It’s World Mental Health Day – here’s how to check in and where to get help in Manchester

World Mental Health Day seeks to raise awareness and change the way people think and act about mental health problems.

Emily Sergeant Emily Sergeant - 10th October 2023

Tuesday 10 October is #WorldMentalHealthDay.

World Mental Health Day is an international day for global mental health education, awareness, and advocacy against what is sadly still seems to be a social stigma.

The day was first marked in 1992 when the World Federation for Mental Health – a global mental health organisation, with members and contacts in more than 150 countries – was initially set up, and now the chosen day in October sees thousands of supporters come together to celebrate the annual awareness programme and bring attention to mental illness and its the devastating effects in can have on people’s lives worldwide.

The aim of the international day is to change the way people think and act about mental health problems.

Recent studies by leading mental health charity MIND have revealed that more than half of adults (60%), and over two thirds of young people (68%), said their mental health has deteriorated during lockdown and throughout the COVID-19 pandemic, and there has continued to be a rise in people speaking out about struggling ever since.


This why World Mental Health continues to be as important as ever.

Are you keen to reach out to someone, but aren’t so sure on how to start a conversation?

We know that talking about mental health is not always easy.


But starting a conversation doesn’t have to be awkward, and being there for someone can make a huge difference.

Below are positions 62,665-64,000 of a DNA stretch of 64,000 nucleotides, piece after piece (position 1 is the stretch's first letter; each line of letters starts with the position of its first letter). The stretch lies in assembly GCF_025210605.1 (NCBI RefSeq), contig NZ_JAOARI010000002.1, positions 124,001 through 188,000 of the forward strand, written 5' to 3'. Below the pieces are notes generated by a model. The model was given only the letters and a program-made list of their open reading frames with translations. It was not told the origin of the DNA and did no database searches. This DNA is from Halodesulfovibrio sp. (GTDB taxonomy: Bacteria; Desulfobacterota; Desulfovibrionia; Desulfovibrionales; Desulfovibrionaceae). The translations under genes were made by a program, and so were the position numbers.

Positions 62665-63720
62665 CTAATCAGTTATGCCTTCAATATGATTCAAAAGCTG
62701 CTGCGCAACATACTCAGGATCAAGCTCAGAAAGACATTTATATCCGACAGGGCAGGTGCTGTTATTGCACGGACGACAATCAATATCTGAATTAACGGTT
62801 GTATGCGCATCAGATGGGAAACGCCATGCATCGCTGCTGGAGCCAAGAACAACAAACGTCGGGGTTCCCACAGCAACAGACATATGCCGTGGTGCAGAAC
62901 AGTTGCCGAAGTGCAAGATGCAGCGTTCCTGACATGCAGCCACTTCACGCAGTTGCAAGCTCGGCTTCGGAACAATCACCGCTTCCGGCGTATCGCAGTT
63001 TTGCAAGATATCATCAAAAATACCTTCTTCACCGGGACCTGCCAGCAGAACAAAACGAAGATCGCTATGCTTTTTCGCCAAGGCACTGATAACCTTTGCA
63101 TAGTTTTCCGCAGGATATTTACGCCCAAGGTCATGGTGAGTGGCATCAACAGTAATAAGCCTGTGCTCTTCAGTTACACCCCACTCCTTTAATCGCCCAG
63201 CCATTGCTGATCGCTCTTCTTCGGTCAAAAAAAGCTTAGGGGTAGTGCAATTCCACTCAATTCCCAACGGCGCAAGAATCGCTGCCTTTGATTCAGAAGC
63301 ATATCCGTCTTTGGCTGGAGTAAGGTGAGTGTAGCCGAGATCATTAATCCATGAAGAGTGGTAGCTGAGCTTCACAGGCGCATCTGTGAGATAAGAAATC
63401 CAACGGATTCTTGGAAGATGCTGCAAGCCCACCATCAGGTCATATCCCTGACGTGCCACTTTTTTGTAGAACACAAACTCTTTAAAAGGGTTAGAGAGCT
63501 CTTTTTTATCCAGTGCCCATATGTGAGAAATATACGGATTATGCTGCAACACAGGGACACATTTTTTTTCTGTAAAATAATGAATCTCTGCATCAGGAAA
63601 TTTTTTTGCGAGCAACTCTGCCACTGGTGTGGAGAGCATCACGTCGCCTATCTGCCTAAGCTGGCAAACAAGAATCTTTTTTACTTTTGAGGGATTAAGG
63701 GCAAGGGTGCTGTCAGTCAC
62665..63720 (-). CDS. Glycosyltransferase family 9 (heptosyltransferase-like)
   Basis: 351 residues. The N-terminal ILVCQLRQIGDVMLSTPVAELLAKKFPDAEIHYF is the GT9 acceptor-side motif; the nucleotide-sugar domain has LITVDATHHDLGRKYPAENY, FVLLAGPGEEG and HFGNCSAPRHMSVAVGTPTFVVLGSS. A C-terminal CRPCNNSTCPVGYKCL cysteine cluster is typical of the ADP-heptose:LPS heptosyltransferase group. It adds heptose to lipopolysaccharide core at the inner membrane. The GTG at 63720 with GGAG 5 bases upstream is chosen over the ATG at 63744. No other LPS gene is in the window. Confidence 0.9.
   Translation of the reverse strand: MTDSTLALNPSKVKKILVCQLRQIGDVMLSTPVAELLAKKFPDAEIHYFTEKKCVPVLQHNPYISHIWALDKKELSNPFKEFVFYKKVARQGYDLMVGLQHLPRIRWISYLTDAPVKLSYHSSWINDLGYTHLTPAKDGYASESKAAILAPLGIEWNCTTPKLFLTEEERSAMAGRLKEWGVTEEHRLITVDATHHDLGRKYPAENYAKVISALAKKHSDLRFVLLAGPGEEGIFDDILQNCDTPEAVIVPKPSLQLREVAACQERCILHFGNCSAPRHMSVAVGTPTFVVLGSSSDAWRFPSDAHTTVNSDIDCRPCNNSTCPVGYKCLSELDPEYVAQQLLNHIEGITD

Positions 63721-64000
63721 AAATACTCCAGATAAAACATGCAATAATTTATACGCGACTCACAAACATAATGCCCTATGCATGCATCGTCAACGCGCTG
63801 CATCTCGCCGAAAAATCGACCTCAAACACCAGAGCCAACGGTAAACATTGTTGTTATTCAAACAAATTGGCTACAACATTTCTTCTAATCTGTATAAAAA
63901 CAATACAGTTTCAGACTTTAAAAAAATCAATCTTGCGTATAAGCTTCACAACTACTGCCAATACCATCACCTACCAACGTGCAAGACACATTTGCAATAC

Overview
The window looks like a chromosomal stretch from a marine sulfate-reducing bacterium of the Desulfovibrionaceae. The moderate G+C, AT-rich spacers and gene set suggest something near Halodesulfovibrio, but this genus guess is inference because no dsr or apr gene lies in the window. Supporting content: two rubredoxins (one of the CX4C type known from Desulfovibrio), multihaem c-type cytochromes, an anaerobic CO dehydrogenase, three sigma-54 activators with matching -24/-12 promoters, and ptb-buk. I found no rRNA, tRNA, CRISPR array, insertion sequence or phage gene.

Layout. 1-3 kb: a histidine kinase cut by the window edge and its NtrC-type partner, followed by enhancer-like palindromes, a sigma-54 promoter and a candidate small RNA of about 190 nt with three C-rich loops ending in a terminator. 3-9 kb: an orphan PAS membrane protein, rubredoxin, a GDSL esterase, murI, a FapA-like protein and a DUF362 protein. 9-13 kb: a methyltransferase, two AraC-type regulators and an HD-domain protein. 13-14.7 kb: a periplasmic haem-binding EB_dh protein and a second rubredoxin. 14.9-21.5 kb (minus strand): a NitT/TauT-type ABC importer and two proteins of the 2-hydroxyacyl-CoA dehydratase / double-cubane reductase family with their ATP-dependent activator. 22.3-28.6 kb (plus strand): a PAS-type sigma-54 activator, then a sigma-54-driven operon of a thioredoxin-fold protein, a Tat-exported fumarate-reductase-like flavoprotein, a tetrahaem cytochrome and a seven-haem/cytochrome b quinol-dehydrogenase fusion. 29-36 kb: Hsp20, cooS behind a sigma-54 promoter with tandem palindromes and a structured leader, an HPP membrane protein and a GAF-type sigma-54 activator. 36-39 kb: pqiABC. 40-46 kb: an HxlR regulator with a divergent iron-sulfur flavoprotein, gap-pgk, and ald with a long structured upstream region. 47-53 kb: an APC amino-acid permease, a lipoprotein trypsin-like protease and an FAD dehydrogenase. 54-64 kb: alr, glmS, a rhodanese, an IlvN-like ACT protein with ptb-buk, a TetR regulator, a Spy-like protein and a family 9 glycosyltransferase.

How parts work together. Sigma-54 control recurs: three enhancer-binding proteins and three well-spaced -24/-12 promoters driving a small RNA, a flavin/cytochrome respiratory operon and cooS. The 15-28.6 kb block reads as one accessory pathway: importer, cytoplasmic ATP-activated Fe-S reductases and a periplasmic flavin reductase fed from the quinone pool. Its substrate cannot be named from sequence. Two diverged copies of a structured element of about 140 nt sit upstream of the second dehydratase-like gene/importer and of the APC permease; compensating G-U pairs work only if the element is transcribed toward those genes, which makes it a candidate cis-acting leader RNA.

Whilst it’s true that there is no right way to talk about mental health, and just the act of starting a conversation itself could have a significant impact on someone who needs it, that doesn’t mean we’re always confident approaching the subject, so we’ve rounded up five top tips to guide you and make sure you’re lending a hand in a helpful way. 

Check them out here.

Tuesday 10 October is World Mental Health Day / Credit: iStockPhoto

Are you struggling with your mental health?

If you or anyone you know is struggling right now, please know that you are never alone and there are many different places you can reach out to for support right here in Greater Manchester.

Suffering in silence never need be the way.

  • Manchester Mind – An organisation that has supported people in Manchester for over 30 years. Most services are now available over the phone, by email or video call. The number is 0161 769 5732 and the opening hours are Monday – Friday, 10am -2pm.
  • The GM Mental Health NHS Foundation Trust – The local NHS helpline is open 24/7 which you can call any time, day or night, if you feel your mental health is beginning to suffer: 0800 953 0285.
  • Andy’s Man Club – A group dedicated to starting conversations about mental health, assuring people that it’s ok to talk. You can contact them by email on: [email protected].
  • CALM – The Campaign Against Living Miserably supports people via phone and webchat. You can call 0800 58 58 58 or speak to a support worker online. Open 5pm – midnight.
  • Samaritans – The Manchester & Salford Samaritans offer emotional support by telephone and email. The phone lines and email support are available 24/7. Call 116 123 or visit the website.

Another great resource we recommend checking out is Manchester’s very-own Feel Good Club.

The movement – which started humbly as an Instagram page, filled with uplifted messages and top tips by founders Kiera and Aimie Lawlor-Skillen – is aimed at normalising the stigma around mental health, and has since flourished into a successful online platform and a wellbeing-focused cafe in the heart of the Northern Quarter.

The Manc Group is also here to help too.


There are real people behind our platforms, and our DMs are always open, so we encourage you to drop us a message should you ever need a chat, and we’ll be more than happy to help point you in the right direction towards the best help possible.

And remember, no matter how many times it may have been said before, it cannot be said enough – it’s okay not to be okay, and your emotions are always valid.

We got this, Manchester.

Featured Image – Pexels